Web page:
connected three-phase generator, and Fig. 93 is the correspond-
ing vector diagram, showing how the current in the external
circuit may be expressed in terms of the armature current. The
current leaving the terminal
A (Fig. 92) is /i - / 2 , and
since there will be a difference
of 120 electrical degrees be-
tween the currents I\ and 1 2,
the vector construction of Fig.
93 gives 01 as the line cur-
rent. Its value is / = 27 a
cos 30, or x/3/a, where I a is
the current in the armature
conductors. The assumptions
here made are that the load
is balanced and that the cur-
rent variations follow the sim-
ple harmonic law. It is well




FIG. 93. Vector diagram of current
relations in delta-connected three-phase
generator.



to bear in mind that vectors and vector calculations can be used
only when the variable quantities follow the sine law; when used
in connection with irregular wave shapes, they must be supposed
to represent the " equivalent" sine function, because under no
other condition can the phase angle have any definite meaning.



246 PRINCIPLES OF ELECTRICAL DESIGN

Star Connection of Three-phase Armature Windings. If the
starting ends of all the phase windings of a polyphase generator
are" connected to a common junction, or neutral point, the arma-
ture windings are said to be star-connected. In the three-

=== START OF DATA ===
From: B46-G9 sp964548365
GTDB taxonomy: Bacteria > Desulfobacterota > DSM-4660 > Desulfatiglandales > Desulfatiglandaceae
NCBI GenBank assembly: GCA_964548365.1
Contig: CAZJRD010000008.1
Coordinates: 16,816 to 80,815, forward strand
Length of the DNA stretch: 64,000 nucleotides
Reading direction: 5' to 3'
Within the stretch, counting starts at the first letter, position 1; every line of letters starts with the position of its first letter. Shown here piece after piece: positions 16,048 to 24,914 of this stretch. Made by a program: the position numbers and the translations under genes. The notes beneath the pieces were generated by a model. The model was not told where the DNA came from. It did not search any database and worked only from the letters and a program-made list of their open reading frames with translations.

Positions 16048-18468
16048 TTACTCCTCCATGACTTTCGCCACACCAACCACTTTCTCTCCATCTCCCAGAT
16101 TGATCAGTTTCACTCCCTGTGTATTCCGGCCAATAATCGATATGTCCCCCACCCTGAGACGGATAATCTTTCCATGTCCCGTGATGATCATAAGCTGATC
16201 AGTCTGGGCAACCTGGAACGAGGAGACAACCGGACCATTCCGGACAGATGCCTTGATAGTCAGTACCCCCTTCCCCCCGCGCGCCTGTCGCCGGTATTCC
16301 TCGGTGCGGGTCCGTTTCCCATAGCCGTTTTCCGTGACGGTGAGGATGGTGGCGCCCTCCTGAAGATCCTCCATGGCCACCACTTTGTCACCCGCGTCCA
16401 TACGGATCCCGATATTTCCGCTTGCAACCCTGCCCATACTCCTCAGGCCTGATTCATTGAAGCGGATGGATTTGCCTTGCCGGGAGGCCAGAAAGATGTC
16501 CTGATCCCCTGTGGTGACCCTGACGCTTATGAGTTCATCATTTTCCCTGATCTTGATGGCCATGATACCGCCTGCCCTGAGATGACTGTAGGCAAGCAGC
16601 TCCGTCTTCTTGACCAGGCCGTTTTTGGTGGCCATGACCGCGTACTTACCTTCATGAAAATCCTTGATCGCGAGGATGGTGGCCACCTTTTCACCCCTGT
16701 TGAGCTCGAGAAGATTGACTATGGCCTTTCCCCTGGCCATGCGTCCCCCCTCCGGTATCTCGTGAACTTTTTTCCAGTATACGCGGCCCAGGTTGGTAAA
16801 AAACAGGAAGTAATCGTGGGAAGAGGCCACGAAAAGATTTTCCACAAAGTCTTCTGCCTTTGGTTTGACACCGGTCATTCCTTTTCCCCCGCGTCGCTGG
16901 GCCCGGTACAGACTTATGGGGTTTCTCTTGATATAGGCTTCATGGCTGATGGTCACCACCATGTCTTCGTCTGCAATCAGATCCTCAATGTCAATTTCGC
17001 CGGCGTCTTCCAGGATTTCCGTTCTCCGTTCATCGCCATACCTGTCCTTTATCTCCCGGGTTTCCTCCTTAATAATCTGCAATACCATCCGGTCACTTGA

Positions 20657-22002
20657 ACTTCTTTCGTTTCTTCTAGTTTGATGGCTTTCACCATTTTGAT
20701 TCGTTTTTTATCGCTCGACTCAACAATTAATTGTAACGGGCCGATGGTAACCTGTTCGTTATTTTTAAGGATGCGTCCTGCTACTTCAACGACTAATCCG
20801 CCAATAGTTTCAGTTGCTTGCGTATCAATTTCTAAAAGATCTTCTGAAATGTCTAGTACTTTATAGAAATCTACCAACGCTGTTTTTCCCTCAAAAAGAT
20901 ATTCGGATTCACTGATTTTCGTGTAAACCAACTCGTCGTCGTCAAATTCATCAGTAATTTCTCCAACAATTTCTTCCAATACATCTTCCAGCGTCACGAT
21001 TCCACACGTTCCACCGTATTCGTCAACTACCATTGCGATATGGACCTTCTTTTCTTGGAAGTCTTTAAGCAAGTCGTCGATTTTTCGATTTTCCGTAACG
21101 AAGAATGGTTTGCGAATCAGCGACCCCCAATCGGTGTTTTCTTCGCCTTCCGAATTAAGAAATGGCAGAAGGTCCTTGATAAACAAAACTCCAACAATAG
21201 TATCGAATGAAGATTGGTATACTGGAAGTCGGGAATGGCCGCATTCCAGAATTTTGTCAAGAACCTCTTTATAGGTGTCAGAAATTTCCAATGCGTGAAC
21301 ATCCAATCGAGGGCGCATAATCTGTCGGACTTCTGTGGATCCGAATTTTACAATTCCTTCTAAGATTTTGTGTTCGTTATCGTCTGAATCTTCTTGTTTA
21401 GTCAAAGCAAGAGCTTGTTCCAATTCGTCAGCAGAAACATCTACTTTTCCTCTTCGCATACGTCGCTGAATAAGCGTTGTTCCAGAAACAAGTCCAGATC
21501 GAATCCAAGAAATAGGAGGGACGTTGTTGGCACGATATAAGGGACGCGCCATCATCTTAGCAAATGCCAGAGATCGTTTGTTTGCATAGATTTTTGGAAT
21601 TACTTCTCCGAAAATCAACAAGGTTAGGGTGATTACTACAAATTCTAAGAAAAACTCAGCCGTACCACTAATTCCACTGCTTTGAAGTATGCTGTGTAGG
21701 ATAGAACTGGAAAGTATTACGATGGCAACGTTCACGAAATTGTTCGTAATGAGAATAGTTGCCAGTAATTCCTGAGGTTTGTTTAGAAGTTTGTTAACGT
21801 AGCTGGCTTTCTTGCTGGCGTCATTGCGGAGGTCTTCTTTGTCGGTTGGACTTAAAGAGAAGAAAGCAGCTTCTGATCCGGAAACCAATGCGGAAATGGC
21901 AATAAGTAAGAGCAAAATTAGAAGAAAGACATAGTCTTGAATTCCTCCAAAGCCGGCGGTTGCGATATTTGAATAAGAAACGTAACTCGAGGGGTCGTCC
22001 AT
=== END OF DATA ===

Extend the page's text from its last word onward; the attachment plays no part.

phase machine this is also referred to as the Y connection.
The outgoing lines being merely a continuation of the phase
windings, it follows that, with a star-connected machine, the
line current is exactly the same as the current in the armature
windings. The voltage between terminals is, however, no longer
the same as the phase voltage, as in the case of the previously
considered mesh-connected machine. Referring to the vector
diagram Fig. 94, we see that the voltage between lines 1 and 2
is EI E 2 , which leads to the relation E = \/3E a where E is




FIG. 94. Vector diagram showing voltage relations in Y-connected three-
phase generator.

the terminal voltage, and E a the phase voltage as measured
between any one terminal and the neutral point.

There is little to be said in regard to the choice of armature
connections in a three-phase generator, except that, for the
higher pressures, the Y connection has the advantage of a lower
voltage per phase winding, and, for heavy current outputs, the
A connection has the advantage of a smaller current per phase
winding.

Effect of Star and Delta Connections on Third Harmonic.